Parking benefits on the way out

Government workers are losing free-parking perks as The City struggles financially.

The long-standing practice of permitting government workers and elected officials to park for free is being challenged because of the financial impact to The City and the San Francisco Municipal Transportation Agency, which oversees Muni and parking, but also because of San Francisco’s transit-first policy.

While average citizens are paying $3 an hour at some metered spaces and $98 a year to park on streets near where they live, city and county workers are exempt and not subject to the hundreds of dollars in parking violations that often plague drivers.

Free parking for thousands of government employees comes in several forms, such as within and around government buildings, reserved designated spaces in parking garages and placards — issued by city departments — that are placed in the windshields of vehicles to shield them from parking limits.

“[The SFMTA is] eliminating free parking for all government employees and elected officials where it can; that includes city streets and lots and garages,” agency spokesman Paul Rose said.

Nearly 47 percent of the approximate 27,000 city employees are driving to and from work, according to the most recent estimates by the Department of the Environment — although not all are receiving free parking. The remainder use alternative methods such as walking, bicycling, public transportation and car pools.

In December, employees working for the SFMTA will have to start paying $80 to park at work sites.

In February, the agency is scheduled to become the sole issuer of the permits that have allowed city officials to park for free. Those permits will cost $924 annually.

Both changes will generate $3.5 million in revenue a year.

“All [SFMTA] employees currently receiving free parking at their work site will need to begin paying or find alternative transportation or parking arrangements,” SFMTA Executive Director Nathaniel Ford said in an Aug. 2 memo to agency workers.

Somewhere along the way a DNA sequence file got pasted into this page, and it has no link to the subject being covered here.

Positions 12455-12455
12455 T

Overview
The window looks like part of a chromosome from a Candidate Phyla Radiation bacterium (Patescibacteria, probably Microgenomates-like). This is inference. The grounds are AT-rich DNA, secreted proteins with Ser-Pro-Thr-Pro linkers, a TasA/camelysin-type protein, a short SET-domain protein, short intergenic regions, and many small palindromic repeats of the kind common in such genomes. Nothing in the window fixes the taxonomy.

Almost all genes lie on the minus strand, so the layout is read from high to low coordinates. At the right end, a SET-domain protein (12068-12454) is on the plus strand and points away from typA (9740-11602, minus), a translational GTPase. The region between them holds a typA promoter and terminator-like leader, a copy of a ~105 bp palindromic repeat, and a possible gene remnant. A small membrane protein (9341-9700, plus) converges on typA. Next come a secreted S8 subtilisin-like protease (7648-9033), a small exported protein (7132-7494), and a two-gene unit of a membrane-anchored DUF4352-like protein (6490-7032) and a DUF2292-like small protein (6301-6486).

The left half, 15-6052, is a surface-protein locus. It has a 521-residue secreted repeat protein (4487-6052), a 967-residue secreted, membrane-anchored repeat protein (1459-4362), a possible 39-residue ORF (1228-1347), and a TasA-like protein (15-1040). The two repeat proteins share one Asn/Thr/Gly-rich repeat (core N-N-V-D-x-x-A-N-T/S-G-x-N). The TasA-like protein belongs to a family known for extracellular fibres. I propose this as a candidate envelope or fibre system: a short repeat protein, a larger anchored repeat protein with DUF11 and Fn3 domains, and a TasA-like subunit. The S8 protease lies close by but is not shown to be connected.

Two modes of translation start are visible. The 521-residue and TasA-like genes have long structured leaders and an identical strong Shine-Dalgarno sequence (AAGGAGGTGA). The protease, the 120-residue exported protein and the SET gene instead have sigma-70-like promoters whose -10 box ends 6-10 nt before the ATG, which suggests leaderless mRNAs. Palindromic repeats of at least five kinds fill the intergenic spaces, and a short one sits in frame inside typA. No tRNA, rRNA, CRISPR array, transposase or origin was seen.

This change, approved by the SFMTA board of directors, “made a statement that the organization can no longer afford to provide free parking to its employees while still upholding its mission to promote sustainable travel options,” Ford said in the memo.

“As a transportation provider in a [transit-first city], the SFMTA has an obligation to make parking policies for employees consistent with those for the general public,” the memo said.

Increasing parking fees and fines, adding bike lanes around San Francisco and not requiring parking spaces in new developments are in line with The City’s transit-first policy.

Small-business advocates have long considered the free-parking practice unfair.

“It’s been an ongoing battle for years and years,” said Scott Hauge, president of the advocacy group Small Business California, adding that free parking reduces revenue for The City while occupying spaces that could be making money. “They can take the bus like we do.”

jsabatini@sfexaminer.com

Paying their fair share

Drivers in San Francisco pay hefty prices for parking and parking violations, but some city government workers have enjoyed parking perks. However, that’s expected to change in months ahead.

What you pay
$98 Cost of an annual neighborhood parking permit
$3.50 Hourly rates for parking meters downtown
$3.50 Hourly rates for parking meters surrounding downtown
$2 All other areas

What the fines are
$65 Meter violation downtown
$55 Meter violation outside downtown
$65 Exceeding time limit of parking in residential space

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